Best of the Beatles: Abbey Road

So, Abbey Road coming right after Yellow Submarine came as a bit of a surprise to me - I don’t know about you, but I always thought of Let It Be as being “earlier” than Abbey Road. To be honest, most songs on Let It Be were recorded prior to these, but as I’ve been using the official release dates for this whole series, I’ll stick with them.

But forget about all that - it’s Abbey Road! Crosswalks! Hammer themed murders! Octopi in underwater gardens! Mean old men with condiments for last names! From the iconic cover to the revolutionary contents, Abbey Road is perhaps the most well known Beatles album. Funnily enough, critics at the time weren’t overwhelmed - many of them disliked the prominent use of synthesizers in the album, saying it was electronic. Despite this, it is now considered a major milestone in the development of modern music, and still holds the title for the Beatles’ bestselling album.

After much deliberating, I have decided to be evil about the poll options. No “B-side medley” - much too easy! “Mean Mr. Mustard,” “Polythene Pam,” “You Never Give Me Your Money,” and other members of the 16 minute medley will stand solo.

Fun fact about the album: Well, due to the increasingly tense band relations, there aren’t many “fun” facts, but there certainly are facts. Although the dysfunctionality had peaked with The White Album, there was still plenty of if in Abbey Road. At its core, what tore the Beatles apart was the same thing that made them great: the vastly different personalities (and egos) in the group, especially those of the increasingly disinterested, drifting Lennon and the perfectionist McCartney. The Beatles were on their last legs in terms of being a cohesive group, but they still managed to produce one of the most influential albums of all time.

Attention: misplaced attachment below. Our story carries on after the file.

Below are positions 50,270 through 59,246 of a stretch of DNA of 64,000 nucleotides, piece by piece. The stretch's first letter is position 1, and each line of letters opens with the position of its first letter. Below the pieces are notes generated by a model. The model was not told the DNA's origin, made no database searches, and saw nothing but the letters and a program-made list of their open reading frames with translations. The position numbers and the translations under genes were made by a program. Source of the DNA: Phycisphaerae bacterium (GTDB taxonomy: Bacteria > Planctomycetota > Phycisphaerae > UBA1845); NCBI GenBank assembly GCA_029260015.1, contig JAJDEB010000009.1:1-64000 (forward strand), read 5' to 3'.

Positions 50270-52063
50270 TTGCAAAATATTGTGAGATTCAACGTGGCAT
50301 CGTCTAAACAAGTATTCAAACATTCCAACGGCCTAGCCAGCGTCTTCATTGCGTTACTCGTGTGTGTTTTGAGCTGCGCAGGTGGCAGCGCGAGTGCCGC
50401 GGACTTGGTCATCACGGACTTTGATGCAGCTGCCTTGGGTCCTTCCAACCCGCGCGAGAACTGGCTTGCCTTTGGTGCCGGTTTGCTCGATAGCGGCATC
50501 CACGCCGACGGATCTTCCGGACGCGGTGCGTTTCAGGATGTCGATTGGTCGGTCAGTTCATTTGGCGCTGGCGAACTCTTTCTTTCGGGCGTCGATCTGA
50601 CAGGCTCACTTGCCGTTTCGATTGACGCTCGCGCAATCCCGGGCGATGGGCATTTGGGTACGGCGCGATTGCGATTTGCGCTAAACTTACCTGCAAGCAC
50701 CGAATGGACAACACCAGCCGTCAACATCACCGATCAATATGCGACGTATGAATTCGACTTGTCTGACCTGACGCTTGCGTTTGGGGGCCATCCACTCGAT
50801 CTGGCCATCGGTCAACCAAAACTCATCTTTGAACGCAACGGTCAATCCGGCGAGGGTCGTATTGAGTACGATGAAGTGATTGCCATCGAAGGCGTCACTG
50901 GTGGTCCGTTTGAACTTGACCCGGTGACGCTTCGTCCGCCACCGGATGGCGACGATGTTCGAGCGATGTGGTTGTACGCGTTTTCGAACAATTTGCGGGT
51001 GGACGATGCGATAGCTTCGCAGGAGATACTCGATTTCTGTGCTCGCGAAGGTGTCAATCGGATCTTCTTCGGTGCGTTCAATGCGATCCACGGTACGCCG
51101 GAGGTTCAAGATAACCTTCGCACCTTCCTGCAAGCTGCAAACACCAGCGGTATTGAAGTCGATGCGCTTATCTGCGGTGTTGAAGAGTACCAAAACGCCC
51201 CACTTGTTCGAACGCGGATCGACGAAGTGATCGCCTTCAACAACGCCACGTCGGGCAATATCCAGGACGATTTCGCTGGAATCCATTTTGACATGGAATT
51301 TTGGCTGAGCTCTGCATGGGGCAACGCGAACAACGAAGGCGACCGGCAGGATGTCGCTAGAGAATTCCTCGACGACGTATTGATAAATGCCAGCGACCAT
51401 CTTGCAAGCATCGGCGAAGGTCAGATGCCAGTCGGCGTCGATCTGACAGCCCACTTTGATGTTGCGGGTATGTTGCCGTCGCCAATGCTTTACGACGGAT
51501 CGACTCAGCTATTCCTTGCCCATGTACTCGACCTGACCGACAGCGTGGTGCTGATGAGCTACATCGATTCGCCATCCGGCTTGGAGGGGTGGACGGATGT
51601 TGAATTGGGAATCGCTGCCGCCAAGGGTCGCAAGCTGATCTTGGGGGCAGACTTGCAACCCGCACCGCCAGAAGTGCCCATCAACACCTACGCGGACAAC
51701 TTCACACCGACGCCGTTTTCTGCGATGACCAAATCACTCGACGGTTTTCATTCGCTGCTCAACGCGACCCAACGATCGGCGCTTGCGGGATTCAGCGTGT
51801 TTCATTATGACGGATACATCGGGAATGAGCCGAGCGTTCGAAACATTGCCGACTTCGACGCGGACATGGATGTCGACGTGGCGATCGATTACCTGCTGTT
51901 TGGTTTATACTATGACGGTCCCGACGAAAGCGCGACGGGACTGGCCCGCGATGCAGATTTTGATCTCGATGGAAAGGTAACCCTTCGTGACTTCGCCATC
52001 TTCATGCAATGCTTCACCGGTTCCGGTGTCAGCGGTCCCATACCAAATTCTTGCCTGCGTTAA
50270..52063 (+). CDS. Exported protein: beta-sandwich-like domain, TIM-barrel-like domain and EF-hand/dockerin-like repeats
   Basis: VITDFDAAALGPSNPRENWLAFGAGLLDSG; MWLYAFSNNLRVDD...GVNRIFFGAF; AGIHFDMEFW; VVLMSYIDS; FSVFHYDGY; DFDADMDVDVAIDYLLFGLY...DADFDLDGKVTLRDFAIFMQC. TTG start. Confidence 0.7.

Let’s vote!

I don’t care what else is on the album. The winner is “Something.”

It’s too hard to choose!

I love the songs on this album almost without exception. But “Golden Slumbers,” for which I voted, is the only song about which I always think, “Jeez, if only it could be much, much longer.” An achingly beautiful song.

Everything on Abbey Road shines, and I agree with EH that “Golden Slumbers” should be a lot longer than it is.

But if I had to pick one song to vote for, it would be “Here Comes the Sun.” It is cheerful and optimistic, and the opening acoustic guitar makes it instantly recognizable.

Since this poll only includes recordings on the actual album and I can’t vote for Joe Cocker’s versions of She Came In Through the Bathroom Window and Come Together, I’ll vote for that horrid Mean Mr Mustard. The guy is horrid, not the song.

As a single, coherent song it has to be “Come Together”, but really, all of side two after “Here Comes the Sun” should probably be regarded as one long, composite song, composed of fragments (as are “A Day in the Life” or “Happiness is a Warm Gun”). As such, is the best song on the album. Each of its component parts, though, is too slight to stand up on their own (although “You Never Give Me Your Money”, which itself consists of fragments, comes close).

If the closing medley was one thing, I’d have voted for that. But Something is really special. Even Sinatra loved and peformed it!

I know the winner’s going to be Something or Come Together, but I can’t not vote for Maxwell’s Silver Hammer.

Don’t get me wrong, CT and Something are great songs - everything on the disk is great - but MSH is just fun.